In relationships, there is rarely a simple truth, and any attempt to reduce a complex set of explanations to a single set of politicised issues risks misunderstanding an area of public service that is tough to get right at the best of times.
Anthony Douglas is Chief Executive of Cafcass, the Children and Family Court Advisory and Support Service.
Responses to the John Hemming comments
Thank you for your invitation for readers to comment. I am only too glad to contribute.
I am totally outraged by what is happening in the community. Mr Hemmings is totally correct and it is time the British Public woke up and smelt the stench that this country is wallowing in. Family Courts? Huh, Kangaroo Courts more like. Dangerous, corrupt, covert and disgraceful.
I am disgusted, enraged and desperately saddened by what I see and witness with my very own eyes. There for the grace of God go I. Not only am I witnessing a mum struggling to save her child (due for removal next week) but I myself went through similar.
Sadly this situation is not restricted to babies but to older children with special needs. Want proof? I can supply EVERYTHING you need.
Thank goodness Mr Hemmings has the courage of his convictions and has spoken up. Now let the rest of us talk about the disgraceful association known as SOCIAL SERVICES/FAMILY COURTS or should we rename them the DOMESTIC POLICE. Trouble is when you come into contact with them, there is no fair trial for any offence. Abuse the children, abuse the parents, abuse society, but who cares as long as targets are being met and COMMON PURPOSE is in place. Shut the parents up, scare them so much they have noone to turn to and then kill their spirit and their souls.
What place is the world becoming? ‘Every Child Matters’? I think not.
A social worker:
In response to your views, I would like to point out that social services uses the service of other professionals i.e. psychiatrists, guardians et litum, family support workers health professionals to assess the capability of a parent to be just that, a parent.
Social workers do not make the ultimate decision as to whether a child remains with their family. So therefore your comment which attacks social workers does very little for the plights of social workers who are faced with weighing the difficult decision to remove a child or not. Also a judge makes the final decision based on evidence from all sides and I have witnessed judges going in favour of the family against the LA’s recommendations.
As a social worker who is doing research at this unforesaken time in order to carry out a pre-birth and support plan to ensure that a unborn child is able to remain with their parent with all the available support possible. I find your comments appalling and surely shows your ignorance of past and recent enquiries into child deaths about the previous failings of all professionals who work within this field. Maybe if some of those dead children were removed, either fostered or adopted we would not have the issues that we are facing today.
The decision to keep children with their families, who clearly with all the support in the world will never manage to win prizes for being the best parent they can be, has resulted in a society where young people feel failed by the system that had the opportunity and power to help but failed to do so.
Your comments also do very little to help build some much needed bridges between social workers and the families that we work with.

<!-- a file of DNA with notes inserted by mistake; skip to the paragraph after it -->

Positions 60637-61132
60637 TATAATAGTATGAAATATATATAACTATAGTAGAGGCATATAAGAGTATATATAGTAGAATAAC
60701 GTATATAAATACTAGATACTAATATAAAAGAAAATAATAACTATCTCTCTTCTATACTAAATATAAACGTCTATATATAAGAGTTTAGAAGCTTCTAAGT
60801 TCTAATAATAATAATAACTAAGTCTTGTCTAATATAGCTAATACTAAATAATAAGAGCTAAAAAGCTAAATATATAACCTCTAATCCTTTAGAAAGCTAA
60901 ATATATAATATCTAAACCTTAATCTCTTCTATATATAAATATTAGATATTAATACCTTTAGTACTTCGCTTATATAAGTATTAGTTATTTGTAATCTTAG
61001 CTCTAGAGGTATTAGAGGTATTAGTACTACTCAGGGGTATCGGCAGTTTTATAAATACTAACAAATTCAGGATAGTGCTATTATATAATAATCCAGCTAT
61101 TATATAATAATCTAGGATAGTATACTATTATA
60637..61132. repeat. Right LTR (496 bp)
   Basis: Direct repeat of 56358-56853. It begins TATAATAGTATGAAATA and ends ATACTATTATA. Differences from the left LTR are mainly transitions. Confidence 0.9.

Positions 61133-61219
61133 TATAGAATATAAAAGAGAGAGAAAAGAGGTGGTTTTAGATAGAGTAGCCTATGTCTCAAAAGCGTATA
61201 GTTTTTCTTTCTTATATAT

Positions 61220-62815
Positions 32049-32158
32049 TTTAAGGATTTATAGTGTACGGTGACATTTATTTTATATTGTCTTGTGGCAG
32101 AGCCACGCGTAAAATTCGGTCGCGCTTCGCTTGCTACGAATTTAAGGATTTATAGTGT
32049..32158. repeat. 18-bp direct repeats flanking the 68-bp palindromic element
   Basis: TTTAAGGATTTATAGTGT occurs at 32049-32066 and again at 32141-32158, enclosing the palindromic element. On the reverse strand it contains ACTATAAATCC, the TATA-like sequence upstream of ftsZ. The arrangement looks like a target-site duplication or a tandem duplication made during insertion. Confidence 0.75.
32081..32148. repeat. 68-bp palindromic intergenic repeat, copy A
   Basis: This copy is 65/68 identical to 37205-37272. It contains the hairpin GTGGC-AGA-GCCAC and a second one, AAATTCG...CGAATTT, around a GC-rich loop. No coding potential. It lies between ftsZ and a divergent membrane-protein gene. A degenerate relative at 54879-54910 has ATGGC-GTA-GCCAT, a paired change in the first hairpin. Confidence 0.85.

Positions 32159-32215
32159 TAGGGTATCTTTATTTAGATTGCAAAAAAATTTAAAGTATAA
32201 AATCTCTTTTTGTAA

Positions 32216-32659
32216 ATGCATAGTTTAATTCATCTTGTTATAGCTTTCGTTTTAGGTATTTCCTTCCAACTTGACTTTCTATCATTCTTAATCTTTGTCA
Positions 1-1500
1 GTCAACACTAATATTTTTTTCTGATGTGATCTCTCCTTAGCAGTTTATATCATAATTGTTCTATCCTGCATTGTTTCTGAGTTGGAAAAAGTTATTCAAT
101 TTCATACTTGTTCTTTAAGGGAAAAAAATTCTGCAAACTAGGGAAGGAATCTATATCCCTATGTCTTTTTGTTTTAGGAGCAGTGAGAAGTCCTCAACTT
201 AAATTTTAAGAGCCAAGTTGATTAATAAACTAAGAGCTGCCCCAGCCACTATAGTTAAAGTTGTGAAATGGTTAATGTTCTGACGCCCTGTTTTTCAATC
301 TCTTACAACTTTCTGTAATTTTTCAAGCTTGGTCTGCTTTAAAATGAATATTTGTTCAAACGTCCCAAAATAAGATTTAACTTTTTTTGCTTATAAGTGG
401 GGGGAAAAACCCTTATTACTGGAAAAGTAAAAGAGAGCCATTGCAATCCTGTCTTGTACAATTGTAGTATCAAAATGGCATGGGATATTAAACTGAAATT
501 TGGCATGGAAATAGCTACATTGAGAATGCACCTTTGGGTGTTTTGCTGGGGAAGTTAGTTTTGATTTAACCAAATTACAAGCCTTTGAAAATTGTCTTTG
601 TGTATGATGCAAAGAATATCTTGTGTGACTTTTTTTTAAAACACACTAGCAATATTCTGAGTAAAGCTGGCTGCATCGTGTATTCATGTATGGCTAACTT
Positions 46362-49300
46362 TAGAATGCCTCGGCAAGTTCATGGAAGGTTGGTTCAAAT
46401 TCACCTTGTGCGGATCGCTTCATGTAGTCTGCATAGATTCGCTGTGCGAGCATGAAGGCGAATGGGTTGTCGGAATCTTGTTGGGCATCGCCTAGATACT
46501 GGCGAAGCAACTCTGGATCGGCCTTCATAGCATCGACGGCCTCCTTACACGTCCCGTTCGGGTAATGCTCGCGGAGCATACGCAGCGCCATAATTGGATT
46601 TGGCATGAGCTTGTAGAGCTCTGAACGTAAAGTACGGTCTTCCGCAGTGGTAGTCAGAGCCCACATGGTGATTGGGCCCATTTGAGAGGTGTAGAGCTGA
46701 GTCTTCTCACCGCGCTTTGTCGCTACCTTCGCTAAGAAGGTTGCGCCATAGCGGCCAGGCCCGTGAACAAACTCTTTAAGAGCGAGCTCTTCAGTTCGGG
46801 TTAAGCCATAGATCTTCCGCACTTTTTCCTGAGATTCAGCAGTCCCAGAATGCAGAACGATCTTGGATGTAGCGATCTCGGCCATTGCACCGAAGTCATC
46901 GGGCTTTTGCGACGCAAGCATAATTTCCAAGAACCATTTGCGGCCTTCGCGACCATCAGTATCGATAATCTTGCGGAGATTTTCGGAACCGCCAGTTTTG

I don’t accept much from an MP who belongs to a party that supports cuts and fails to make any positive impact on those in society who are less fortunate. Take for example your party’s record in Lambeth – its been left in shambles due to your overspending and ignorance and scaremongering instead of doing the job you said you could do better than others.
Please stick to bad mouthing your oppennts in the political arena and leave us social workers alone.
(senior mental health worker for looked-after children)
I have worked as a social worker for many years and currently sit on an adoption panel. In all my years as a social worker I have never once felt pressurised to remove a child from its family in order to meet targets – if anything there was at times a pressure to leave children at home when the potential harm to the child was unacceptable.
Whilst sitting on the adoption panel I have heard many cases of children who have been returned to the care of their parents time & time again – only to suffer further neglect and abuse and to end up back in the care system when they are older, more damaged by their experiences and harder to place. The courts often seem to be biased in terms of the rights of the adults (especially the right to a family life), when surely the right of the child to grow up without experiencing abuse should be paramount.
The case referred to in the story where the cause of multiple fractures to a child was questionable is very hard to balance. As a social worker I have been involved in similar cases and we do examine all the evidence very carefully and seek expert advice from medical professionals. We do not remove children from their families lightly but we do have to consider the likelihood that the child may suffer harm, and also the potential seriousness of that harm. I do feel for parents who have had their children wrongly removed but I do feel that there are few genuine cases of this in Britain. As someone who has to be involved in these decisions and then has to go home and sleep at night I have always been concious that a wrong decision could lead to the death of a child, or them suffering years of abuse. This leads me to ensure that I have as much evidence as possible before making such decisions. Where there is a small element of doubt however, I will happily admit that I would rather err on the side of caution.